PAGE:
Former Sime Bank CEO back in court again

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KUALA LUMPUR: After 15 years, former Sime Bank chief executive officer (CEO) Datuk Ismail Zakaria’s protracted legal battle over the approval of credit involving some RM175 million to an investment company during the 1997 financial crisis, is still far from over.

High Court judge Datuk Kamardin Hashim fixed Dec 12 to hear Bank Negara Malaysia’s (BNM) appeal against his acquittal after the matter came up for mention yesterday.

The Sessions Court on Sept 12, 2011, acquitted and discharged Ismail, 71, over four charges of acting beyond his authority in approving the fund to Everise Capital Sdn Bhd. He was also freed over four alternative criminal breach of trust charges over the same funds. 

He was charged in 1999 for separately approving RM59 million, RM50 million, RM40 million and RM26 million to Everise Capital between Sept 20 and Oct 21 in 1997. 

He was charged under Section 65 (1) of the Banking and Financial Institutions Act (Bafia) 1989. The offence is punishable under Section 103 (1) (a) of the Act with a jail term of up to five years or a maximum fine of RM5 million, or both.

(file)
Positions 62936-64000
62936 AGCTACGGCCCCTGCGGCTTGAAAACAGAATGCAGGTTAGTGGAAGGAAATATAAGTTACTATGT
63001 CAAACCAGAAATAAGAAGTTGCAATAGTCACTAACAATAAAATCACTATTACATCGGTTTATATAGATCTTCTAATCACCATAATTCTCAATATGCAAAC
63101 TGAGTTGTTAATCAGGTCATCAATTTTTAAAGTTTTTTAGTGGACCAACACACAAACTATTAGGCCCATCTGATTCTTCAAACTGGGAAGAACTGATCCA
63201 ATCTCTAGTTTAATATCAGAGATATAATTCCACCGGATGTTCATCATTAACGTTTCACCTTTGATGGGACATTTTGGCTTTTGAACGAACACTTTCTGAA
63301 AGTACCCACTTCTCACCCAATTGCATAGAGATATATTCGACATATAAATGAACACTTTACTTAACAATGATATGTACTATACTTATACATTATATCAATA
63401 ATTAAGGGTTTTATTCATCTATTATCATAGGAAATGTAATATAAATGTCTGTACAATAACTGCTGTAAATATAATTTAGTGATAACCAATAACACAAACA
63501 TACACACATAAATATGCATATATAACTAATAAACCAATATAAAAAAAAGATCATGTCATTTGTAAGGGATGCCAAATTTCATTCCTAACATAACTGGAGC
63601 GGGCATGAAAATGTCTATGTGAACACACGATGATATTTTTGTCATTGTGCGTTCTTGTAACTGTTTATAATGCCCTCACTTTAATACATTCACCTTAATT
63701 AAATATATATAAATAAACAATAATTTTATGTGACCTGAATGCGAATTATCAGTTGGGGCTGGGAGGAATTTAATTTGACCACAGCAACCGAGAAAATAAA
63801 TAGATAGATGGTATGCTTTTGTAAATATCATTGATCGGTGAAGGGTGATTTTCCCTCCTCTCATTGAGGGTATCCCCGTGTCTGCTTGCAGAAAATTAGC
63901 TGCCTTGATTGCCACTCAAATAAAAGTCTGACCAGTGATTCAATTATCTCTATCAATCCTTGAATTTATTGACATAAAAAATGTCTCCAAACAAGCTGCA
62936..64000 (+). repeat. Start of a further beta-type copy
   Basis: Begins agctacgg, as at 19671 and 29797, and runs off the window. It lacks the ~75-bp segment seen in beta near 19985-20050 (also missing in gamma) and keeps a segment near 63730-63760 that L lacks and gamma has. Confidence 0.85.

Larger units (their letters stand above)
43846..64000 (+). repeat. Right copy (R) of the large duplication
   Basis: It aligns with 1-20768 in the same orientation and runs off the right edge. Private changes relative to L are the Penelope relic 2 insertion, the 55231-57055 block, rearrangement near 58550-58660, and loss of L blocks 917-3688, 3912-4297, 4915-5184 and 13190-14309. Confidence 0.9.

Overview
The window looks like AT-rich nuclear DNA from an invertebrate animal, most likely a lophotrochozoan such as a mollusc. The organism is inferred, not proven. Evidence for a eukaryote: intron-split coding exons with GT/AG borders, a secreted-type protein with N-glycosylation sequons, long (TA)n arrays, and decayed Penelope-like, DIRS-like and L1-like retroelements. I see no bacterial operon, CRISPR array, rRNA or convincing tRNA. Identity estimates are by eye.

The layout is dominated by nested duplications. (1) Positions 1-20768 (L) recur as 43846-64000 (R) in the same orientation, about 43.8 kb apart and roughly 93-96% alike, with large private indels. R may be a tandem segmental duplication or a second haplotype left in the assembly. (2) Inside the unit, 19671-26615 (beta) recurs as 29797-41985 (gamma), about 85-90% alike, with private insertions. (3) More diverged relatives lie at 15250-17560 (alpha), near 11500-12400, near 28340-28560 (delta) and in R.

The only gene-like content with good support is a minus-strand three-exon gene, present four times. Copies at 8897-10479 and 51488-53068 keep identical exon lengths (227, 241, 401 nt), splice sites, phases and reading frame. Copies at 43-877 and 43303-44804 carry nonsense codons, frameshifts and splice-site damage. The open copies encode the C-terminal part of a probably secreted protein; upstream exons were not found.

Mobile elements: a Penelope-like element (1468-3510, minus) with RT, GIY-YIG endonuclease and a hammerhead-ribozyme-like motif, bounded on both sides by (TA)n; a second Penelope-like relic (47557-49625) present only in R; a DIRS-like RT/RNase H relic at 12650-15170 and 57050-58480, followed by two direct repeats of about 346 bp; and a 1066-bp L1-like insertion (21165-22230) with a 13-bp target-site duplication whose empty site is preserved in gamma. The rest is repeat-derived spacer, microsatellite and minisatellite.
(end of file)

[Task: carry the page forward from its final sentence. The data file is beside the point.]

Following his acquittal, the central bank, represented by prosecutors from the Attorney-General’s Chambers, filed an appeal.

But on May 26 this year, High Court judge Datuk Azman Husin allowed Ismail’s application to strike out the appeal following the prosecution’s failure to turn up in the court on the matter.

BNM then filed an application to reinstate its appeal and stated, among others, that the merit of the case was not heard, which was again rejected by Justice Azman due to the prosecution’s failure to turn up for the matter on the date set earlier, despite notices sent out by the court.

He, however, said the prosecution could appeal to the Court of Appeal.

On Sept 25, The Court of Appeal granted BNM’s appeal and, among others, agreed with prosecutor Syed Faisal Syed Amir that there was a genuine mistake on the prosecution’s part for failing to turn up at the first stage of appeal and sent the matter back to the High Court.

This article first appeared in The Edge Financial Daily, on October 2, 2014.